Rush is a Band

A blog devoted to RUSH:
Neil Peart, Geddy Lee & Alex Lifeson

Sat, May 18, 2024

Updates and other random Rush stuff

Fri, Jun 3, 2016@11:54AM | comments

Back in 2013 author and music journalist Martin Popoff released Rush: The Unauthorized Illustrated History. It was his second book on Rush with the first being the 2004 Rush biography Contents Under Pressure. A new, fully revised and updated hardback edition of Rush: The Unauthorized Illustrated History was just made available and can now be ordered online here. From the Amazon description:

... Rush: The Illustrated History is a fully updated, richly illustrated history from prolific rock journalist and noted Rush authority Martin Popoff. The book follows the world-conquering exploits of Rush band members Geddy Lee, Neil Peart, and Alex Lifeson from the band's formation in Toronto to their fortieth anniversary celebration and tour. Popoff's stellar history is complemented by LP reviews from a slate of highly regarded music writers, a thorough discography compiled by the author himself, and more than 400 photographs and articles of memorabilia, from candid backstage images and live performance photography to picture sleeves, gig posters, period print ads, ticket stubs, backstage passes, and more. The result is a visually stunning and authoritative review befitting the rock band with one of the most devoted fan bases ever.

Caress of Steel lithoEarlier this morning the Rush Backstage Club released a signed, framed Artist Proof Limited Edition Drawing of Hugh Syme's original Caress of Steel drawing. This is the first piece of art he created for Rush, and it became the centerpiece of the Caress of Steel album cover. Unfortunately only 40 were made available and quickly sold out within about 15 minutes of being announced via the Rush newsletter!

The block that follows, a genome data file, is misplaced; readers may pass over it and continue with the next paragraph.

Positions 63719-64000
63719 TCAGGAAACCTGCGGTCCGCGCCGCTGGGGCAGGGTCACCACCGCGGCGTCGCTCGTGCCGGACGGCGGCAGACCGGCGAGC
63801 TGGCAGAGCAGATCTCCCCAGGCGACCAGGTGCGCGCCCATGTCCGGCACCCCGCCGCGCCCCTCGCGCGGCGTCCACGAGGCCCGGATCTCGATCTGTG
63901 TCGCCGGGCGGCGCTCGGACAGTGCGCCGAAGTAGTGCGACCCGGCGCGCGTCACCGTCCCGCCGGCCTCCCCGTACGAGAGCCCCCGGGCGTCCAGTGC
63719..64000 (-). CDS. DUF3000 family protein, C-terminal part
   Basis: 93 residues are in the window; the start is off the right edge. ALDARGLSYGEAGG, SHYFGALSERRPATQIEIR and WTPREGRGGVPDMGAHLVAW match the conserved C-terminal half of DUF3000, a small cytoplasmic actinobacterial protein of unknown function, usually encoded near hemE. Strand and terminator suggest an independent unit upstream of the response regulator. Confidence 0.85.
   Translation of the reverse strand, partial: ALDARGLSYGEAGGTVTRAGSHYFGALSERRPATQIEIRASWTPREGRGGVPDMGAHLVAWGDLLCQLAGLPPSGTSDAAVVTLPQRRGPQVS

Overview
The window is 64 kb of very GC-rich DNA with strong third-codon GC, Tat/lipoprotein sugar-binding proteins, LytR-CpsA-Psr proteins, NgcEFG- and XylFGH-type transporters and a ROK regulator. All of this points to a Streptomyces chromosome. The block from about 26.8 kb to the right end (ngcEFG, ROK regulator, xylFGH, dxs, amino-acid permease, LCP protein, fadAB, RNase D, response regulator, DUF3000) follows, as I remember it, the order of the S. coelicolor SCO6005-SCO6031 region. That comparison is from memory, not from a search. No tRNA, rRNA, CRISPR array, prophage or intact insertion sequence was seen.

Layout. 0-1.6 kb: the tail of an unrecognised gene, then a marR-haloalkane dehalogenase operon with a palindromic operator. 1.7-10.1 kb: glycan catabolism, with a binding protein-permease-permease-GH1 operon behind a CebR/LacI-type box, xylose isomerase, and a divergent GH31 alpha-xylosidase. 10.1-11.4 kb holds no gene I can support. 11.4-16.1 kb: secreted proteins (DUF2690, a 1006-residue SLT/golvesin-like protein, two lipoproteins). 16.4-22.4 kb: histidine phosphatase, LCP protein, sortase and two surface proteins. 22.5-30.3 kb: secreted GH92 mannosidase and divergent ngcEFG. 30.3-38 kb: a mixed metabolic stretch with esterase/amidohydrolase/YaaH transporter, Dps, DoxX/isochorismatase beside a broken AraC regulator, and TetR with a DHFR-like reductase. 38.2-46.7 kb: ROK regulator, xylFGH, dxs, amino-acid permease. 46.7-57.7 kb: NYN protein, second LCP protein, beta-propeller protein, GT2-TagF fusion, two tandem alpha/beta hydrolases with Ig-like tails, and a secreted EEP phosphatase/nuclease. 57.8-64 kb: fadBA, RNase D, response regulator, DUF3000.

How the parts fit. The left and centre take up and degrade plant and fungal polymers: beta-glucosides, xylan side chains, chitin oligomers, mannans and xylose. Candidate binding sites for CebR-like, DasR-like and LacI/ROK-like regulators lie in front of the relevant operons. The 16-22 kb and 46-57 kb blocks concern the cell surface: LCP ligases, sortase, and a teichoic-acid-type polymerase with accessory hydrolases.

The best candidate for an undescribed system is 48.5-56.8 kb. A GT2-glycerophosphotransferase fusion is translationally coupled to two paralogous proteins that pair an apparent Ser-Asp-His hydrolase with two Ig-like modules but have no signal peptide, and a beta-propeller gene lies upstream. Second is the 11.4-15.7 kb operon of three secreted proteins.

In a recent episode of his Scarified YouTube series (episode 15), Mr. Big guitarist Paul Gilbert reminisces about touring with Rush back on the Presto tour, including meeting Geddy Lee for the first time, getting his drill caught in his hair, and getting to play In the Mood onstage with Rush. You can watch the episode online at this location. There's also this bootleg video of Mr. Big jamming In the Mood with Rush from a June 27, 1990 show at the Shoreline Amphitheater in Mountain View. Gilbert also mentions Rush in another episode (Episode #18) where he talks about Mike Portnoy's Cygnus and the Sea Monsters Rush cover project that he was involved in.

The June 2016 issue of DRUM! Magazine contains a feature on page 62 written by David Brensilver titled 10 Ways to Sound Like Neil Peart. You can check out a photo scan of the feature here and pick up a copy of the magazine at your local newsstand or online here. From the description:

Mix ferocious chops with endless curiosity and a lifetime of experiences, and you scratch the Professor's surface.

Last week journalist, musician and photographer David Bradley posted the first entry in his Classic Chords series to his blog, and chose Alex Lifeson's Hemispheres chord for the inaugural post. This past week Bradley chose Rush's Limelight for the 5th entry in the series (thanks RushFanForever):